Contractor wasted millions on unnecessary supplies for s.c.’s failed nuclear reactors news gas finder app


EDITOR’S NOTE: This story has been changed to reflect new information that came to light since its publication. The original story incorrectly stated the price of thousands of nuts sold by Dubose National Energy Services to Westinghouse Electric. Documents reviewed by The Post and Courier show that Westinghouse tried on two occasions to purchase nuts priced at $114 each, but Dubose demonstrated to the company that a less expensive alternative would be more effective.

COLUMBIA — Westinghouse Electric squandered millions of dollars on unnecessary supplies in its failed attempt to build two nuclear reactors in South Carolina, and buyers for the company twice tried to buy tens of thousands of hand-machined nuts that cost $114 apiece when a sturdier alternative was available for pennies, a Post and Courier investigation found.

Internal cost analyses and interviews with four engineers who worked on the project highlight how poorly vetted designs, questionable purchasing decisions and improperly stored materials contributed to millions of dollars in needless spending by Westinghouse, the project’s primary contractor.

The nut purchase was ultimately shut down before millions more went to waste on a pricey part the plant didn’t need. But that’s just one small element of a massive project where vast piles of equipment and parts still lie unused, exposed to the elements and rusting away.

Those costs could be passed on to millions of SCANA and Santee Cooper customers in the coming decades. SCANA’s more than 700,000 electric customers already pay $37 million a month, or 18 percent of their bill, for the $9 billion unfinished reactors.

Westinghouse declined to comment for this story. Santee Cooper said the public utility was unaware of the nuts or other questionable purchases. SCANA said it would address any issues with the failed construction project through pending court cases and hearings in front of South Carolina’s utility regulators.

More than 5,000 workers streamed from V.C. Summer Nuclear Station when the project was canceled in late July. Welders dropped equipment where they stood. Workers discarded their security passes. Abandoned trucks idled at the gate to the sprawling construction site.

A project that promised to ignite a nuclear renaissance in the United States ended with only a third of the reactors built. More than 90 percent of the parts and materials, however, lay in tents, fields and garages on the sprawling Fairfield County property. Other supplies were stored in off-site warehouses.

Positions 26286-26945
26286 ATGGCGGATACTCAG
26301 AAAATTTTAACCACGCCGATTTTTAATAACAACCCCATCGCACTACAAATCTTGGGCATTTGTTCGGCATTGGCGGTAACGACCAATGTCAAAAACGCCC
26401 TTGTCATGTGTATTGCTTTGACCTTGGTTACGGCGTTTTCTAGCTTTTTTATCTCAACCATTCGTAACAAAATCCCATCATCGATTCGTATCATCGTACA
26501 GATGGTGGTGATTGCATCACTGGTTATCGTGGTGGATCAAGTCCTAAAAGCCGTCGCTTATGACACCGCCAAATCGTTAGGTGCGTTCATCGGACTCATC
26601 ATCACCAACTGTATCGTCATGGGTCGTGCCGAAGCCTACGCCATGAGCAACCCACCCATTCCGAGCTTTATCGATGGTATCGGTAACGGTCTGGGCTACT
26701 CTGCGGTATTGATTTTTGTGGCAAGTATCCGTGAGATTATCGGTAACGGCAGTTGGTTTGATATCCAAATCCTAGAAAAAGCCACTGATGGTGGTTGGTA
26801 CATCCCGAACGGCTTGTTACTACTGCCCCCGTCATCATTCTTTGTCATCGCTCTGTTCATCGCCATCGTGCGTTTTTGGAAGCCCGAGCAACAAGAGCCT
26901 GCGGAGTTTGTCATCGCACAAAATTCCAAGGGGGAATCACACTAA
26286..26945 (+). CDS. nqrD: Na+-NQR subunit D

Half-inch nuts can be found at any local hardware store. They’re roughly the size of a nickel and cost a couple bucks or less. But Westinghouse twice tried to pay $114 apiece for hand-machined nuts to lock various pieces of equipment in place. Few suppliers in the United States produced that type of nut.

A more effective alternative was available for a small fraction of that cost, according to documents reviewed by The Post and Courier. But inexperienced designers in Pittsburgh and Charlotte specified the $114 part in construction plans without recognizing the cost, engineers said.

Workers ordering the materials didn’t question why one part was ordered over another. They just paid the suppliers. Construction workers had little reason to worry about the cost. They simply knew how many parts they needed on a given day, engineers and other former Westinghouse employees said.

Westinghouse would not disclose how many of the costly nuts were purchased for the Summer project and another reactor expansion it was undertaking at Plant Vogtle near Augusta. The manufacturing company, Dubose National Energy Services, declined to comment on its dealings with clients.

But documents reviewed by The Post and Courier show Dubose demonstrated to Westinghouse that a planned 2013 order for about 192,000 of the $114 nuts was overly expensive and unnecessary. Instead, Dubose sold the company nuts that went for 12 cents apiece. A Westinghouse buyer apparently missed that earlier transaction and placed another order for the pricey $114 nuts in 2016, only to have Dubose step in again and convince the company a cheaper alternative was better, documents show.

Westinghouse made 15 cents on every dollar for materials, according to the original 2008 construction contract. The more it spent, the more it made. That didn’t change until the Pennsylvania-based company agreed in 2016 to finish the nuclear reactors for a fixed price.

In the case of the half-inch nuts, for instance, the dramatic price difference expanded Westinghouse’s profit margins exponentially. The company stood to pocket $17,100 by buying a thousand nuts for $114 a piece. It only made $18 for the same number of parts at 12 cents.

Westinghouse’s new reactor design, the AP1000, represented a new generation of safer and cheaper nuclear reactors. But Westinghouse had never built one before. Engineers said the company had little grasp of how many pumps, valves or rolls of electrical wiring were needed to finish the reactors. They had only a rough idea of when supplies would be put to use.